The Supreme Court ruled on Wednesday that a heterosexual couple were discriminated against by virtue of the fact they were unable to enter into a civil partnership instead of getting married. The Civil Partnership Act 2004 currently only applies to same-sex couples and as such the Court found that the legislation is incompatible with the European Convention on Human Rights in relation to discrimination and the right to a private and family life.
Whilst the ruling itself will not change the law as it currently stands, it is a huge development and paves the way for the Government to act upon it and extend civil partnerships to all couples in the same way that marriage is now available for same-sex couples.
There are several reasons why some couples may prefer to have the option to enter into a civil partnership rather than getting married: -
- There is no religious element to civil partnerships.
- Some people do not agree with marriage as an institution and the associations that come with it in relation to patriarchy. For example, only the father’s name and occupation of both parties is recorded on a marriage certificate as opposed to both parents.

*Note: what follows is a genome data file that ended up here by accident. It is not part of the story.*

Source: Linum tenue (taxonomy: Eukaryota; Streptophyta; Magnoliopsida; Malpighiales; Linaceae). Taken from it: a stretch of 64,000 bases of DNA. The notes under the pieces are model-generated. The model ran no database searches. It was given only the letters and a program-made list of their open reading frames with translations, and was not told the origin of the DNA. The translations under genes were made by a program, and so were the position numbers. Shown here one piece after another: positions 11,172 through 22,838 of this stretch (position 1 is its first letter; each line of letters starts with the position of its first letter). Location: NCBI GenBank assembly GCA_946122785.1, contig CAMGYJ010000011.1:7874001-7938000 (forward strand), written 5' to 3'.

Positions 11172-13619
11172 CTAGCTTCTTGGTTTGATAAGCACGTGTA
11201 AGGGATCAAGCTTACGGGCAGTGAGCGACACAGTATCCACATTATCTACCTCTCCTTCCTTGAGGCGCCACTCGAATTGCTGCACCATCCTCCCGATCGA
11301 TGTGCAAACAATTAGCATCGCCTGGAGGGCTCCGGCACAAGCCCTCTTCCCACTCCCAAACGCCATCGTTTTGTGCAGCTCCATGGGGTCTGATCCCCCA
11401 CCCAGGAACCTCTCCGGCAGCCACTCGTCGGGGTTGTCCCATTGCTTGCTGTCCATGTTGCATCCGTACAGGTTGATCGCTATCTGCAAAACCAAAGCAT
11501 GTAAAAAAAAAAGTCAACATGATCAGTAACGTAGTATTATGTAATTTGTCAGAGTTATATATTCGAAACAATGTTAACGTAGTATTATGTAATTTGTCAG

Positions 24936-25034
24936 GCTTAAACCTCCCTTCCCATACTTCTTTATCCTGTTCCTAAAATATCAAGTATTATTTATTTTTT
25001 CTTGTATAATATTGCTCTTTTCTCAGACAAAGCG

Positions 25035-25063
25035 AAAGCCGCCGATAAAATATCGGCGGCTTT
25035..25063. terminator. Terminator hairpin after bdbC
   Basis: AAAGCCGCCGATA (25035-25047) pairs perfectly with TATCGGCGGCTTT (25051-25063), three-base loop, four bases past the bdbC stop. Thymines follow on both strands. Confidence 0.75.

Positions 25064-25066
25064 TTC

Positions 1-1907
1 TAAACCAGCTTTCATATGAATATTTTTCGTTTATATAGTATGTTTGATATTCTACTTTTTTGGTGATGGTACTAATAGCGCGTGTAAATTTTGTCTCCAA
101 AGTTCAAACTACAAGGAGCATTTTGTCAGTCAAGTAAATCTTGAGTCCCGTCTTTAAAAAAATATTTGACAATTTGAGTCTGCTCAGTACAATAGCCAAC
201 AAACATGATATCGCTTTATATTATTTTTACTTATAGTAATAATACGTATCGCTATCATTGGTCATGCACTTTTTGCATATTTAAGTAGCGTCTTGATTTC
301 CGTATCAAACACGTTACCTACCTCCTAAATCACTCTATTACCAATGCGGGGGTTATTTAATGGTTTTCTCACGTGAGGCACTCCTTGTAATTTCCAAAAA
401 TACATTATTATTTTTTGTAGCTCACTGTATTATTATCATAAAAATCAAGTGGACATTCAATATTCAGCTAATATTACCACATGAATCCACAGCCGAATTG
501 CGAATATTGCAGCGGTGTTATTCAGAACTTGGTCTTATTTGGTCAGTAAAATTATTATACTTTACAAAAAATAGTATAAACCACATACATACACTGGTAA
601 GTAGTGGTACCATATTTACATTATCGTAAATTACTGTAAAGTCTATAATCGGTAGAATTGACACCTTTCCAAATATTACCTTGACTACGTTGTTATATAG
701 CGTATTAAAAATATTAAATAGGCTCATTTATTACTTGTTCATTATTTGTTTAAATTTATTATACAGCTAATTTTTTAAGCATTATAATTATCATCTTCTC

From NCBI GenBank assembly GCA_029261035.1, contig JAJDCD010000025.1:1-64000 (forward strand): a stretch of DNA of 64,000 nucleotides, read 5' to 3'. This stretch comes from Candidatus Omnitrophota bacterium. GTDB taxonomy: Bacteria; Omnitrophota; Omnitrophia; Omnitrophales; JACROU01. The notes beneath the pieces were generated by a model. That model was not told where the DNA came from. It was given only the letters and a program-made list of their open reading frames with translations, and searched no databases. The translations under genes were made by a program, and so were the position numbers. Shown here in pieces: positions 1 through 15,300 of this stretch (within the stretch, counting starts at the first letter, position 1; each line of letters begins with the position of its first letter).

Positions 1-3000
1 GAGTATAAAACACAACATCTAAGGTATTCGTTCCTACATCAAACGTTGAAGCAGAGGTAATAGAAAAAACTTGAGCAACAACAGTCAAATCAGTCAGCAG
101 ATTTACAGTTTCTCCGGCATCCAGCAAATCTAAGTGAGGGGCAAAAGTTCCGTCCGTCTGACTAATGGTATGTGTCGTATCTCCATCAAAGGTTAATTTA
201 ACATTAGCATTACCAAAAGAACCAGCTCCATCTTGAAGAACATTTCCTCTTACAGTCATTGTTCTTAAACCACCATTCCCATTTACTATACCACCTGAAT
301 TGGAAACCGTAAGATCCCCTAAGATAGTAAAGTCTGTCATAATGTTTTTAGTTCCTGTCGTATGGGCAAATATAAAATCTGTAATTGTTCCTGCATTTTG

- There is more flexibility and freedom for the parties for the ceremony to be tailored to their own preferences, for example, there is no requirement for the parties to exchange vows and the ceremony doesn’t have to be carried out in a registered venue unlike marriage.
- Civil partnerships offer the legal protection afforded by marriage in the event the relationship breaks down and so couples do not have to feel pressured to get married in order to obtain that protection.
It remains to be seen if and when the Government will take action and make civil partnerships available to all couples but it is arguably clear that the law as it stands is unfair and discriminatory and that everyone should have the option to enter into a civil partnership if they do not want to get married but still wish to formalise their relationship.
For more information, feel free to contact our family specialists Laura Clapton and Sarah Manning on 01133229222 or firstname.lastname@example.org.